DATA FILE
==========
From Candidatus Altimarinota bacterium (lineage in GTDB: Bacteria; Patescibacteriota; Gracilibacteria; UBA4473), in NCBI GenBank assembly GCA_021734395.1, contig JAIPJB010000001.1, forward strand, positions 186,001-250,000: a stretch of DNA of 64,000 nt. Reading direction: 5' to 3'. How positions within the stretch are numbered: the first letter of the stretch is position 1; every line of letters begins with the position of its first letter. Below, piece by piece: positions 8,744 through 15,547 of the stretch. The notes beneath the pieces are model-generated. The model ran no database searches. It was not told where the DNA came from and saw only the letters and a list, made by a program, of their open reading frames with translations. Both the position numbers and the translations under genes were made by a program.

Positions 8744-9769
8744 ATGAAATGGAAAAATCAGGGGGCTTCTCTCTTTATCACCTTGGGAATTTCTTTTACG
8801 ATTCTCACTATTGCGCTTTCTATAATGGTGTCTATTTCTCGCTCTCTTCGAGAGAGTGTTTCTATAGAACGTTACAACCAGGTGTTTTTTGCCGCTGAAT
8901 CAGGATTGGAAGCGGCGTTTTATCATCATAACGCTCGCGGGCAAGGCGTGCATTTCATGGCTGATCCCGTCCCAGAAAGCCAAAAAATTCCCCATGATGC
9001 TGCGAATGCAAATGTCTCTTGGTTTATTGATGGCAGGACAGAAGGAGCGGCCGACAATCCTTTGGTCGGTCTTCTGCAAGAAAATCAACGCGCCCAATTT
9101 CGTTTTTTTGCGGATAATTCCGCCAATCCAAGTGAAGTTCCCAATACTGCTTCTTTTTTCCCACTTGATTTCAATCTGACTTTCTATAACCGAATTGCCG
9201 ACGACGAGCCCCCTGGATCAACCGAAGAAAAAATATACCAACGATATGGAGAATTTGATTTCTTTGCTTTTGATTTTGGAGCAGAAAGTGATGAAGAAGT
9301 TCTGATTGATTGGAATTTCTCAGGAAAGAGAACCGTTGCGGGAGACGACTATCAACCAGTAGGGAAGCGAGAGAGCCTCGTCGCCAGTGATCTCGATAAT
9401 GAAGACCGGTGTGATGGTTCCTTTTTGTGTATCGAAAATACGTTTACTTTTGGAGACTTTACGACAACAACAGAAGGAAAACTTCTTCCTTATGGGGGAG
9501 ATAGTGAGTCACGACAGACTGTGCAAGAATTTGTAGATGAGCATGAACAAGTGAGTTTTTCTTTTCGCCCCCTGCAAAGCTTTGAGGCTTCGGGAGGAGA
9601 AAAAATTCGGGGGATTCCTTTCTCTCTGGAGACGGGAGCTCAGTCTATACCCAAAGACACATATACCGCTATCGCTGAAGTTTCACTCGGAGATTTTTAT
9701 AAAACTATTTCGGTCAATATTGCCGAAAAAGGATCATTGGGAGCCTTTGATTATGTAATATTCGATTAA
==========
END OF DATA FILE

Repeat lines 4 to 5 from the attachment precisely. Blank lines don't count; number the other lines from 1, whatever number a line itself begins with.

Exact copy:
8801 ATTCTCACTATTGCGCTTTCTATAATGGTGTCTATTTCTCGCTCTCTTCGAGAGAGTGTTTCTATAGAACGTTACAACCAGGTGTTTTTTGCCGCTGAAT
8901 CAGGATTGGAAGCGGCGTTTTATCATCATAACGCTCGCGGGCAAGGCGTGCATTTCATGGCTGATCCCGTCCCAGAAAGCCAAAAAATTCCCCATGATGC